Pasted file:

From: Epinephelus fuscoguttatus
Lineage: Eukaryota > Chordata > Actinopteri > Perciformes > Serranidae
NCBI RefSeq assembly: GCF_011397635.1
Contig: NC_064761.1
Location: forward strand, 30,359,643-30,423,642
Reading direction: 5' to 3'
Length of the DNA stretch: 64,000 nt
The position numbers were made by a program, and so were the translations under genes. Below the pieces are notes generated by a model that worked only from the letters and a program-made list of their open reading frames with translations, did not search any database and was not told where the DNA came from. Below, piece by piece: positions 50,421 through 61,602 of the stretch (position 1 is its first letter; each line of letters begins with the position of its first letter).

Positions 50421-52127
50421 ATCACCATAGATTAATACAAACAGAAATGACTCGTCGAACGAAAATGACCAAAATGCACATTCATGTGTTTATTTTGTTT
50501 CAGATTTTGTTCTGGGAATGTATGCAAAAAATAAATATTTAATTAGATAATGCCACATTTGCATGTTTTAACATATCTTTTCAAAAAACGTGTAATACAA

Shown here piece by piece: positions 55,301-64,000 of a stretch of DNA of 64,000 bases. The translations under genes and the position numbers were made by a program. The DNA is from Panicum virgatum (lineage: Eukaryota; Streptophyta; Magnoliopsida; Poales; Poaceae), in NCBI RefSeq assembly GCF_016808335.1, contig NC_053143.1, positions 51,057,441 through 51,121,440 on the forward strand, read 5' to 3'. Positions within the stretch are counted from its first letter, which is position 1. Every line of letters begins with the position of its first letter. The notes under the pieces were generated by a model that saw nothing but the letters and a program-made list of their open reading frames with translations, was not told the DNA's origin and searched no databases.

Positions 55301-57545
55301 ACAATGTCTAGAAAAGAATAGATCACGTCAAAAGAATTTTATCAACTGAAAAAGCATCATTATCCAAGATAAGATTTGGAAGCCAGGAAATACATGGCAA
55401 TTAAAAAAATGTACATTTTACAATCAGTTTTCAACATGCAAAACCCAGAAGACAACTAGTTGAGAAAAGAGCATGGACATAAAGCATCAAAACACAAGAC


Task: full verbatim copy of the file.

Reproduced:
From: Epinephelus fuscoguttatus
Lineage: Eukaryota > Chordata > Actinopteri > Perciformes > Serranidae
NCBI RefSeq assembly: GCF_011397635.1
Contig: NC_064761.1
Location: forward strand, 30,359,643-30,423,642
Reading direction: 5' to 3'
Length of the DNA stretch: 64,000 nt
The position numbers were made by a program, and so were the translations under genes. Below the pieces are notes generated by a model that worked only from the letters and a program-made list of their open reading frames with translations, did not search any database and was not told where the DNA came from. Below, piece by piece: positions 50,421 through 61,602 of the stretch (position 1 is its first letter; each line of letters begins with the position of its first letter).

Positions 50421-52127
50421 ATCACCATAGATTAATACAAACAGAAATGACTCGTCGAACGAAAATGACCAAAATGCACATTCATGTGTTTATTTTGTTT
50501 CAGATTTTGTTCTGGGAATGTATGCAAAAAATAAATATTTAATTAGATAATGCCACATTTGCATGTTTTAACATATCTTTTCAAAAAACGTGTAATACAA

Shown here piece by piece: positions 55,301-64,000 of a stretch of DNA of 64,000 bases. The translations under genes and the position numbers were made by a program. The DNA is from Panicum virgatum (lineage: Eukaryota; Streptophyta; Magnoliopsida; Poales; Poaceae), in NCBI RefSeq assembly GCF_016808335.1, contig NC_053143.1, positions 51,057,441 through 51,121,440 on the forward strand, read 5' to 3'. Positions within the stretch are counted from its first letter, which is position 1. Every line of letters begins with the position of its first letter. The notes under the pieces were generated by a model that saw nothing but the letters and a program-made list of their open reading frames with translations, was not told the DNA's origin and searched no databases.

Positions 55301-57545
55301 ACAATGTCTAGAAAAGAATAGATCACGTCAAAAGAATTTTATCAACTGAAAAAGCATCATTATCCAAGATAAGATTTGGAAGCCAGGAAATACATGGCAA
55401 TTAAAAAAATGTACATTTTACAATCAGTTTTCAACATGCAAAACCCAGAAGACAACTAGTTGAGAAAAGAGCATGGACATAAAGCATCAAAACACAAGAC